US Government clears a pathway for Thacker Pass Mine to proceed
The U.S. Interior Department has determined that Lithium Americas Corp’s Thacker Pass Mine in Nevada can proceed by finding nearly all of the site contains lithium.
Opponents of the project turned to an unrelated ruling by the 9th Circuit Court of Appeals that blocked the Rosemont copper project in Arizona because that project planned to store its tailings on federal land that did not contain metals. The 9th Circuit strictly interpreted the 1872 Mining Law to rule mining companies do not necessarily have the right under U.S. law to store waste rock on federal land that does not contain valuable minerals. The 9th Circuit held instead that the company must establish — and the government must validate — that valuable minerals are present under such lands for a claim to exist.
The Associated Press reported that U.S. District Judge Miranda Du in Reno adopted the new standard in a ruling in February that found the U.S. Bureau of Land Management failed to comply with the law when it approved Lithium Americas plan to open the Thacker Pass Mine about 322 km (200 miles) northeast of Reno.
However, Du allowed construction to begin at the mine while the agency provides additional proof the company has the mineral rights necessary to dump waste rock and tailings from the operation on adjacent federal land.
Interior Department officials announced on May 16 that the land management bureau has completed the review necessary to establish mineral rights on the land adjacent to Lithium Americas’ project and is convinced it will satisfy Du’s requirement.
Of the dozens of mining claims at the Thacker Pass site held by the company, the government found fewer than 10 did not contain lithium mineralization, an Interior Department official told Reuters.
“They’re going to be able to start construction and production without these claims being in the plan of operation,” the official said of Lithium Americas.
The Vancouver, Canada-based company, which is developing the project with General Motors Co, can apply for a right-of-way to use those other claims for non-mining purposes, the official said.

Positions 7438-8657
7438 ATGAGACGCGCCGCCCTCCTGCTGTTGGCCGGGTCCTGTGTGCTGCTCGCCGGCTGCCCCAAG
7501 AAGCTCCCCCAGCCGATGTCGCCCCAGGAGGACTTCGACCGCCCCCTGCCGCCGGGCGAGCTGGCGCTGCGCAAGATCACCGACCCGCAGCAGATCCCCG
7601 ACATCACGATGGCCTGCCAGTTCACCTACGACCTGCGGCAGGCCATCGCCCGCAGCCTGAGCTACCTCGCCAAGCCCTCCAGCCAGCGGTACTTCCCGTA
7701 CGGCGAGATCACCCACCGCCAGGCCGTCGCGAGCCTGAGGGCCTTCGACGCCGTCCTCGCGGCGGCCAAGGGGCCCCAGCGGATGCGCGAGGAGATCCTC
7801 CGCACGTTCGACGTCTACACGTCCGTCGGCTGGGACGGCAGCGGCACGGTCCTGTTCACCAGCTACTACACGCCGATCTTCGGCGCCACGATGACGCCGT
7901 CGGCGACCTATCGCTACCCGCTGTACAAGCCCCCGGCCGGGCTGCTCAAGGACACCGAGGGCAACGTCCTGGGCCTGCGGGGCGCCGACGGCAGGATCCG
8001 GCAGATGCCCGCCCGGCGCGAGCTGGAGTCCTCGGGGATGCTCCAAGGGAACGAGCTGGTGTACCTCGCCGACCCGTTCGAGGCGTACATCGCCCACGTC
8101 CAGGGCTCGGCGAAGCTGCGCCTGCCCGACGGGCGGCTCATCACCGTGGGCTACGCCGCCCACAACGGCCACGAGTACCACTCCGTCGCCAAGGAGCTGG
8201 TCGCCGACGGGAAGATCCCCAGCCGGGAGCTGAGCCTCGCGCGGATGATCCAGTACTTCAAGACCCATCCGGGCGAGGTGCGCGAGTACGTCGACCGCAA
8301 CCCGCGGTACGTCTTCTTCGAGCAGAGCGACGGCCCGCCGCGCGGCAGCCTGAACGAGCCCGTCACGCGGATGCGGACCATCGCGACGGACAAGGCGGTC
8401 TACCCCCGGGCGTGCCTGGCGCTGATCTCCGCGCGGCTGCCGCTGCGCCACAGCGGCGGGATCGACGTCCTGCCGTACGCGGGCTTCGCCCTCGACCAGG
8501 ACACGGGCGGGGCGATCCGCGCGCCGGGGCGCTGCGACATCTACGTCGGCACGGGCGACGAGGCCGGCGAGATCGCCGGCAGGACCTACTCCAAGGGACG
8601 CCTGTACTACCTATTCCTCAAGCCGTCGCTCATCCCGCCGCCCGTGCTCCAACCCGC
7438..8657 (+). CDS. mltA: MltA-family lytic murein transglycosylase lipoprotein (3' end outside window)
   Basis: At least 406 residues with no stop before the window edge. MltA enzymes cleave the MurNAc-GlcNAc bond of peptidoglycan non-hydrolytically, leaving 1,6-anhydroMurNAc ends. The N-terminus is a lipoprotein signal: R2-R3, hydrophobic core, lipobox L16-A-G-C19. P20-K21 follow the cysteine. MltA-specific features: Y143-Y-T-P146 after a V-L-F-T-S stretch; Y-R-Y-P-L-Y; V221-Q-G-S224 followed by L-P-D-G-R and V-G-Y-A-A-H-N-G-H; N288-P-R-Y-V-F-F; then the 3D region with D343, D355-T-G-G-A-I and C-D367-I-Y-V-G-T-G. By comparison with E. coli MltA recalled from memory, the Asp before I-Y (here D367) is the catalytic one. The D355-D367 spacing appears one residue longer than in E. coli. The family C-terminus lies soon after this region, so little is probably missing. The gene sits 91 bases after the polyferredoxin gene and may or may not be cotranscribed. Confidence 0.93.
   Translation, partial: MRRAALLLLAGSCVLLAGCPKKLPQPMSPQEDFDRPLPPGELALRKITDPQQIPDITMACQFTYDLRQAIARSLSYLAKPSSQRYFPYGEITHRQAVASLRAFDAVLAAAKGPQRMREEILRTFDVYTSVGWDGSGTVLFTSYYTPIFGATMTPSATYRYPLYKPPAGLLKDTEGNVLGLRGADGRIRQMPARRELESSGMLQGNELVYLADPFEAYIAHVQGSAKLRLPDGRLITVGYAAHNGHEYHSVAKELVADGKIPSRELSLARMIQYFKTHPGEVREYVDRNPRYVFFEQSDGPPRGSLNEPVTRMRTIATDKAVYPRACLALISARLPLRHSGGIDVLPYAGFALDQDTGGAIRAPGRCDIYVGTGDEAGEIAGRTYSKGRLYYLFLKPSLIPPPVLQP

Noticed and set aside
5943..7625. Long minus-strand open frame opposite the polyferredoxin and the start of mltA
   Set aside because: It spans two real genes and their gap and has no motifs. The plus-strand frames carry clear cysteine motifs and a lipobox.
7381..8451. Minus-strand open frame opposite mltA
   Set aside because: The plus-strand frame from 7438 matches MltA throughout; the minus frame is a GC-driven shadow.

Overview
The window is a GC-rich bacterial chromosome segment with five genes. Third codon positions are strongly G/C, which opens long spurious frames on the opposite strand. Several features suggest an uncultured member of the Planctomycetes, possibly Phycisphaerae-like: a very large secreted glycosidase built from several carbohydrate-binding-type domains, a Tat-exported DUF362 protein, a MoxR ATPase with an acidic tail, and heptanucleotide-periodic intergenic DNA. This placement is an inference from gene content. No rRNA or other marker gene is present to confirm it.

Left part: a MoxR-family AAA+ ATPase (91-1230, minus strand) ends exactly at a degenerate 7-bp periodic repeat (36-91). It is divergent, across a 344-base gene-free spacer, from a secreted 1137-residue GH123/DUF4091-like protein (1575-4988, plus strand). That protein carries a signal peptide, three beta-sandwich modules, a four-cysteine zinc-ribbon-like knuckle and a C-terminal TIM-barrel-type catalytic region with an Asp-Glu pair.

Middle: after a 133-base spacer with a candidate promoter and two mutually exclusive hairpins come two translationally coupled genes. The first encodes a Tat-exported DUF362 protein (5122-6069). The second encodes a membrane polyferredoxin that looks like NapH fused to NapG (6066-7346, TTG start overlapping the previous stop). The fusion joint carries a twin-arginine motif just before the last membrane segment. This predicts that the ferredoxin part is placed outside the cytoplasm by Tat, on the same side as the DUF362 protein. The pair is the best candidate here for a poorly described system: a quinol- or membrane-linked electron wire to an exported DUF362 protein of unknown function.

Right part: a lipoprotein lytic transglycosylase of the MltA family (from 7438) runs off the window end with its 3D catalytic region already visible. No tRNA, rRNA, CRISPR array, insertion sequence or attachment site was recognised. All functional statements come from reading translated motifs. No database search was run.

“We’re committed to doing this job right and meeting or exceeding state and federal regulations as we advance construction,” said Jon Evans, the CEO of Lithium Americas.
The opinion comes as the Biden administration has taken steps to block other mines, although the official said those should not be taken as a sign of opposition to all extractive projects.
“We’re in favor of increasing domestic mineral production when it’s being done in the right location and in the right way,” the official said.
The Interior Department also announced that it is taking steps to clarify mineral rights under the 1872 law to reflect the “realities of the 21st century.”
Sen. Catherine Cortez Masto, D-Nev., called the “Rosemont decision” misguided and said it defies more than a century of practice on landscapes in the West. She recently introduced a bill with bipartisan support seeking to insulate the mine at Thacker Pass and others from the ruling by essentially adopting language that reverts to the historic interpretation that automatically conveyed established mining rights to the neighboring lands.
An Interior Department official told The Associated Press that the Biden administration doesn’t intend to challenge or appeal the Rosemont decision. The official requested anonymity because they were not authorized to discuss the issue publicly. The department issued a new legal opinion from its solicitor general to provide guidance to mining companies.
The new opinion “will support the timely review of mining proposals on federal lands and is one step of many” Interior is taking to “update guidance for mining companies to reflect the realities of the 21st century,” Deputy Interior Secretary Tommy Beaudreau said in a statement.